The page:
Trump calls Portland mayor ‘a fool’ for not calling in national guard

President denounces violence in west coast city on way to Kenosha, another scene of unrest

US president Donald Trump urged the mayor of Portland, Oregon, to request support from the federal government, as he denounced the violence that has taken place in the west coast city.

Portland has witnessed daily protests for more than three months since the police killing of African-American man George Floyd in Minneapolis in late May.

Though mostly peaceful, some of the demonstrations have turned violent.

A man was shot dead on Saturday night during a clash between Black Lives Matter protesters and a convoy of approximately 100 far-right supporters, many carrying Trump flags, who had travelled into the downtown area of the city.

Speaking as he left for Kenosha, Wisconsin on Tuesday, Mr Trump hit out at the mayor of Portland, Ted Wheeler, for not calling in the national guard. Noting that demonstrators had brought their protests to the mayor's home, he said: "He still sticks up with him because he's a fool. Only a fool would stick up for them like that. These are anarchists. These are agitators. They're rioters. They're looters. They're bad people."

He also accused the “dishonest press” of not adequately covering the shooting on Saturday night. The victim is believed to be a pro-Trump supporter.

“The press should be ashamed of themselves.  I think the press is actually – the media is what’s fuelling this, more so than even [Joe] Biden, because Biden doesn’t know he’s alive,” he said of his Democratic rival in the presidential race.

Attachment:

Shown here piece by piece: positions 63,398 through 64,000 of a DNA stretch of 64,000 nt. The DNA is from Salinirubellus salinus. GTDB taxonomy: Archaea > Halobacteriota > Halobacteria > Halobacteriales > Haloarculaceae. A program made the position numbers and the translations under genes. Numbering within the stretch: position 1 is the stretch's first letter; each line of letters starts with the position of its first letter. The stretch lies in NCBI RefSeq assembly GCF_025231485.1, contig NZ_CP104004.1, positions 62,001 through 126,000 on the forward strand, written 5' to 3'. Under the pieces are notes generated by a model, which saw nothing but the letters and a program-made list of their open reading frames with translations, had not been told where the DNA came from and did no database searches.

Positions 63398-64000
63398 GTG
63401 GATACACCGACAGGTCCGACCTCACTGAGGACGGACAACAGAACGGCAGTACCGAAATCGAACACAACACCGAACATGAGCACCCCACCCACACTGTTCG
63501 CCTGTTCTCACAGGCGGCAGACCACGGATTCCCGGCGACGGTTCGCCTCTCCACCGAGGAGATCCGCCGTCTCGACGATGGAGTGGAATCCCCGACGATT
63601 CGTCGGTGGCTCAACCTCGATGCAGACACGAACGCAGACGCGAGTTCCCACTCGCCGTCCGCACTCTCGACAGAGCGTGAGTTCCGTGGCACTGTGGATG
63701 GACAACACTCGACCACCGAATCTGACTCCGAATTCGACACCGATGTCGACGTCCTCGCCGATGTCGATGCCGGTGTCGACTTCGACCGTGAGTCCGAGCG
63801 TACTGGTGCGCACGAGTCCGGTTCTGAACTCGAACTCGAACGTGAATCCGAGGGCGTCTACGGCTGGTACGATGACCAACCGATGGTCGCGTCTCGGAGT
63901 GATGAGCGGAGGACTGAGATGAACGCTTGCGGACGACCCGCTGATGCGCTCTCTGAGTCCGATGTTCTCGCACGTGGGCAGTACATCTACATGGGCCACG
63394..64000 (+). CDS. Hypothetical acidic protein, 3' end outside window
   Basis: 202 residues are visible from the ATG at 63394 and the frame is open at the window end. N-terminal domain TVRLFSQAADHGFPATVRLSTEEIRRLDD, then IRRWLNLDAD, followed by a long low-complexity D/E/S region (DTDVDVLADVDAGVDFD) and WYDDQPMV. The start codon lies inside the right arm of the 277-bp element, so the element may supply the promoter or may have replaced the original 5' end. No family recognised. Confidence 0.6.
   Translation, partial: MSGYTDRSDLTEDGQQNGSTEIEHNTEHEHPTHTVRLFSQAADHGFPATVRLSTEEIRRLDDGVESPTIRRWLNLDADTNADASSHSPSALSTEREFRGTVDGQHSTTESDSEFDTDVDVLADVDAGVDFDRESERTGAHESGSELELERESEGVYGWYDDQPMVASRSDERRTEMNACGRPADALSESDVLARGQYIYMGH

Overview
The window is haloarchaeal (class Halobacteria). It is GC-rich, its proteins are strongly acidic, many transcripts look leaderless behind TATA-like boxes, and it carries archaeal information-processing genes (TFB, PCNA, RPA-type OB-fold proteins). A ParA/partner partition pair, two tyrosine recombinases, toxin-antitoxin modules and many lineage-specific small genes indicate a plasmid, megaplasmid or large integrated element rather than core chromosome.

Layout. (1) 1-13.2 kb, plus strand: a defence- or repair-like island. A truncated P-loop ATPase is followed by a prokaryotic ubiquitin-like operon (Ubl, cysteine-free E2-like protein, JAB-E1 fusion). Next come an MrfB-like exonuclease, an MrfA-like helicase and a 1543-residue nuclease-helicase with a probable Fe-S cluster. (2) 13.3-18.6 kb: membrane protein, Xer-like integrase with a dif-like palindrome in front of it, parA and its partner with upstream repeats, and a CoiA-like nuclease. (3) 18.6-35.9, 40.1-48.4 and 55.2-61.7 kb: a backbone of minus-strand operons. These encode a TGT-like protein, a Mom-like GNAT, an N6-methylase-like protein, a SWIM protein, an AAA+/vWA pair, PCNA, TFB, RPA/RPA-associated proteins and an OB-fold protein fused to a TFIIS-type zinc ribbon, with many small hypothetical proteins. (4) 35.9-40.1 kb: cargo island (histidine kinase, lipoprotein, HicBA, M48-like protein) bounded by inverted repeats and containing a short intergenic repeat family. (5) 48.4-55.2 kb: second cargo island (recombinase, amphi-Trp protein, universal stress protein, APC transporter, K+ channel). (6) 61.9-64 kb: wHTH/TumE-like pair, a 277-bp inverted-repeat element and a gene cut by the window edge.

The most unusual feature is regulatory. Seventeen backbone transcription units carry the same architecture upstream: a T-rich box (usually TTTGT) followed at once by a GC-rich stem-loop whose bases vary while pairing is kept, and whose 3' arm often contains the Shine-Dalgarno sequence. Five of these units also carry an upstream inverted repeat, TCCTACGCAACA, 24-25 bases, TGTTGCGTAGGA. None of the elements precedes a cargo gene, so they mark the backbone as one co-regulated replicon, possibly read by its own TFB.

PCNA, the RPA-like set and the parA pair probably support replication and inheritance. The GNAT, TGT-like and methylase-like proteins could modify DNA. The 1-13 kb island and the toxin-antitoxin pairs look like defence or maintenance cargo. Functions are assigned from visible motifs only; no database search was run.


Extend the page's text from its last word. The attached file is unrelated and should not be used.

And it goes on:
Portland, Oregon and Kenosha, Wisconsin have both seen an uptick in violent unrest in recent weeks. However, unlike Portland, the mayor of Kenosha requested help from the federal government.

‘Burnt to the ground’

Mr Trump said that Kenosha “would have been burnt to the ground by now”, but the violence “stopped immediately upon the national guard’s arrival”.

“They put out the flame immediately,” he said. “As soon as they came in, boom, the flame was gone. Now maybe it’ll start up again, in which case, they’ll put it out very powerfully.”

Asked if he was concerned about armed militias on America’s streets, he replied: “I think a lot of people are looking at what’s happening to these Democrat-run cities, and they’re disgusting. They see what’s going on, and they can’t believe this is taking place in our country. I can’t believe it either.”

Attorney general Bill Barr, who accompanied Mr Trump to Wisconsin on Tuesday, said that the violence that followed the shooting of 29-year-old Jacob Blake by a police officer, "is simply not a legitimate response to a police shooting . . . As it progressed it became more and more distant from the issue of racial justice."

Out of town

He said that many of those involved in the nightly protests in Kenosha were from outside the state, noting that out of 175 arrests, 100 were from out of town.

While Mr Trump did not raise the shooting of Mr Blake during his visit, Mr Barr said that the incident was being investigated.

“Like all procedures and processes in our country, we do it under due process. We try to reach a dispassionate reasoned decision based on an analysis of the situation,” he said. “We cannot have mob violence in this country make our decision over the fate of individuals.”

Mr Trump strongly defended the approach of local police officers in Wisconsin during his visit there. He said while there has “some bad apples”, there were also people who “have a quarter of a second to make a decision . . . people have to understand that. It’s a very tough situation.”

He also announced $1 million of new funding for law enforcement in Kenosha, $4 million to help small businesses to rebuild, and €42 million to support public safety state-wide, including funding for additional prosecutors.

Suzanne Lynch

Suzanne Lynch

Suzanne Lynch, a former Irish Times journalist, was Washington correspondent and, before that, Europe correspondent